What the new silent majority means for Texas—and the rest of the nation.
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It hardly needs to be noted that the last time our country voted for a president, Texas was at the center of things. We not only provided the victorious incumbent and Karl Rove’s smashmouth political playbook, but we also witnessed what was touted as the triumph of the same faith-based “values voters” who have powered our state’s political engine for more than a decade. In November 2004 it seemed that America was strongly trending Texan.
Or not. Six months from now, in the most hurried-up presidential campaign in our nation’s history, a flurry of primaries is probably going to anoint the two candidates who will tilt to succeed George W. Bush—and anybody who isn’t well on his (or her) way to raising a $100 million war chest is already out of the picture. The sole Texan anywhere in sight is libertarian Republican Ron Paul (so far to the right that he’s become a cult figure on the left, getting an ovation from Bill Maher’s studio audience [see “The Elephant in the Room,”]), but more importantly, all those faith-based Texas values and their voters have yet to appear on the horizon. For months, the campaign narrative has focused on the failure of the Republican front-runners, led by thrice-wed, pro-choice former New York City mayor Rudolph Giuliani, to check out on the checklists of moral watchdog groups like Focus on the Family and win the hearts of true social conservatives.
According to the strikingly illogical conventional wisdom, having already cold-shouldered evolution-denying true believers like former Arkansas governor (and Baptist pastor) Mike Huckabee, values voters are now going to swoon over the candidacy of Law & Order DA Fred Thompson—even though earlier this year FOF founder James Dobson complained that the merely twice-married Thompson isn’t a “committed Christian.” Pro-life, marriage-defending (i.e., anti-gay) social conservatives who didn’t get Dobson’s memo may still believe they can mount a fall values surge behind Thompson—or even serial philanderer Newt Gingrich—but it’s all too patently going to be too little, too late.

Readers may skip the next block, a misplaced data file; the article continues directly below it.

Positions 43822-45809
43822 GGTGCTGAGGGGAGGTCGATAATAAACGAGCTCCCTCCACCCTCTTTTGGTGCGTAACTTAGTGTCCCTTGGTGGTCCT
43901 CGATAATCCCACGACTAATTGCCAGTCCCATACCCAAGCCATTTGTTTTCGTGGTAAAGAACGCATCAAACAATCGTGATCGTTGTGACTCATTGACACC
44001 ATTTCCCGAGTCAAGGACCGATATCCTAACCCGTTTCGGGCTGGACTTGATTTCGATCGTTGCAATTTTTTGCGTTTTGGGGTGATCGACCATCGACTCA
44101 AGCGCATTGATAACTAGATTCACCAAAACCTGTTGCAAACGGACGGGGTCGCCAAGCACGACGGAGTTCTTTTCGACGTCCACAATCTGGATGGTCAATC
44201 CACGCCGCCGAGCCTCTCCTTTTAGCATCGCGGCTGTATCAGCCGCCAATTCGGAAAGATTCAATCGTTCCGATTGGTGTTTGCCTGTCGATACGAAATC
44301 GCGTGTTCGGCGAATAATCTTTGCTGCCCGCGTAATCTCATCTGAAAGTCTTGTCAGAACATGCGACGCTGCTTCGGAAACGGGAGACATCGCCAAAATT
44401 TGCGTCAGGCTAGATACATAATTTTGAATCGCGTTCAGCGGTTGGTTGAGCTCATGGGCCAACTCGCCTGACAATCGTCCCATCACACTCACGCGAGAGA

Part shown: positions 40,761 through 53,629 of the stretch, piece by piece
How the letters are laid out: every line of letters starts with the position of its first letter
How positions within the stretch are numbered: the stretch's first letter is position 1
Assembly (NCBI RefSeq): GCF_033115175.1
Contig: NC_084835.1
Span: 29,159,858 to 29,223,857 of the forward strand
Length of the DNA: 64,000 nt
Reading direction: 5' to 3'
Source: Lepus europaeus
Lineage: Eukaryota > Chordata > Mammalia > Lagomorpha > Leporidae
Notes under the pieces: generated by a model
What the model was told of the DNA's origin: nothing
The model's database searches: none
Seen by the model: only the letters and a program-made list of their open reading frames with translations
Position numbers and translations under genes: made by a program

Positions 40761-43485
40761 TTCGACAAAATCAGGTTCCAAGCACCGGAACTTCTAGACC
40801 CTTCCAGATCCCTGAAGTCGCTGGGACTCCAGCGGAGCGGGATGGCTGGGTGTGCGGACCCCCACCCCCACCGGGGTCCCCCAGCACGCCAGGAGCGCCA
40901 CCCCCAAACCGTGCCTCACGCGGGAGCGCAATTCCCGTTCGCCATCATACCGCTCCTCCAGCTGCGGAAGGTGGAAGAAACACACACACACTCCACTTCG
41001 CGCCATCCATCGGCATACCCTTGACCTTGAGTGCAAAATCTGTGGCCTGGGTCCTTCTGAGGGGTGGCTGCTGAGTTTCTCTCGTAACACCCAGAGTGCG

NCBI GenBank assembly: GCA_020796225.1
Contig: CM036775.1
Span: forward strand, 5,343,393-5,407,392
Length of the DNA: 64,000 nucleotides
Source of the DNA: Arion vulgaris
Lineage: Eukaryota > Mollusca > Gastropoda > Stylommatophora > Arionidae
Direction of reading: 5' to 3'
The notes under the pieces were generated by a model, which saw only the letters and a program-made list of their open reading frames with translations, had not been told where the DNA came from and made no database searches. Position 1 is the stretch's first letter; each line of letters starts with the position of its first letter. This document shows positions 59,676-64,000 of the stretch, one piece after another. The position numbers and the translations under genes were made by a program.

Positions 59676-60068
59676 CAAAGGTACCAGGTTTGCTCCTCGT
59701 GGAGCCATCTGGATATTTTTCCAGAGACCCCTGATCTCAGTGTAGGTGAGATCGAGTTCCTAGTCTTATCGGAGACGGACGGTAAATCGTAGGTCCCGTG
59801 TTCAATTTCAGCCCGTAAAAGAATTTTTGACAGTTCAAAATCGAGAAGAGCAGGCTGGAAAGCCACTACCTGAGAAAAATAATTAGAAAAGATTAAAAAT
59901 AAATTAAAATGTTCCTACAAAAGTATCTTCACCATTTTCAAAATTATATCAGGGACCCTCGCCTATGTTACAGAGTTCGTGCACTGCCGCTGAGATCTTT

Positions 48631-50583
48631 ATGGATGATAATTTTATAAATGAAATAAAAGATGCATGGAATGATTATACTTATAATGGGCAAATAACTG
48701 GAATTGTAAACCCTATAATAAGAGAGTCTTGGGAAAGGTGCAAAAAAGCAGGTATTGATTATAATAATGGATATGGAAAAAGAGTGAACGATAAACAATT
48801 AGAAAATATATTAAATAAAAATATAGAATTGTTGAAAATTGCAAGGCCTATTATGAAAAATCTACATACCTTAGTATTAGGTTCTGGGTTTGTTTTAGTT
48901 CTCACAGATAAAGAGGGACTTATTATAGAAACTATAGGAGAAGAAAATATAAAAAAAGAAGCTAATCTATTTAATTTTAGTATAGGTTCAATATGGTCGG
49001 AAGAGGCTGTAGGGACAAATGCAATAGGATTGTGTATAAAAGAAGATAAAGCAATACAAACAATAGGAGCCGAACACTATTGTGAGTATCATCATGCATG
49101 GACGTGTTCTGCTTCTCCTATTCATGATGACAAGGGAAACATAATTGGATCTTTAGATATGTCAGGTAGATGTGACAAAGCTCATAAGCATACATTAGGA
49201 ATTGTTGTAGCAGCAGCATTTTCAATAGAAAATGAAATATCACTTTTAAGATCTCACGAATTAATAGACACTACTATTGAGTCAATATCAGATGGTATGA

What we’re seeing here, however, is a lot bigger than just the inevitable no-show of a credible “values” candidate for 2008. Texas-style values voters, overcounted and overrated in 2004, have already been overwhelmed by a far more enduring and potent political faction. While Republicans hope against hope to find the next incarnation of Ronald Reagan, both parties are going to have to contend with the legacy of a far less venerated Republican president. The name Richard Nixon won’t be invoked much during the frantic sprint to November 2008, but his “silent majority” is going to rise up and be heard again, a ghost from the past that is poised to rock the world—and eventually shake up Texas as well.
Nixon coined the phrase on November 3, 1969, less than a year after inheriting Lyndon Johnson’s Vietnam War, which the thirty-seventh president characterized in terms the forty-fourth will be able to recycle with only two name changes: “Many believe that President Johnson’s decision to send American combat forces to South Vietnam was wrong. And many others—I among them—have been strongly critical of the way the war has been conducted.” But insisting that “precipitate withdrawal” would embolden America’s enemies, Nixon announced a “Vietnamization” that would enable a beefed-up South Vietnamese army to hang on until a diplomatic solution could be negotiated. “And so tonight,” Nixon concluded, “to you, the great silent majority of my fellow Americans, I ask for your support.”
“The great silent majority” was a particularly trenchant phrase for both the new president and his war-weary nation. Like many Americans, Nixon detested the antiwar movement, which had already reached a pitch we can only imagine today; two weeks before Nixon’s speech, millions of Americans had protested in a nationwide Vietnam “moratorium.” Media coverage of the demonstrations often focused on the radical fringe, the tiny fraction who waved the Vietcong flag while burning ours, and the unpopularity of the war—just about the same majority that opposes the Iraq war today—was eclipsed only by the unpopularity of the “student protesters.” With an elaborate political Kabuki theater of Kissingerian diplomacy, actual withdrawals (U.S. combat deaths declined dramatically from 1970 until the end of our direct military involvement, in 1973), and withering attacks on the “liberal elites,” Nixon was able to blunt the wrath of an entire counterculture that had mobilized against him. In 1972, after four years of failing to achieve the “peace with honor” he had promised in 1968, Nixon crushed antiwar candidate George McGovern, winning 49 states.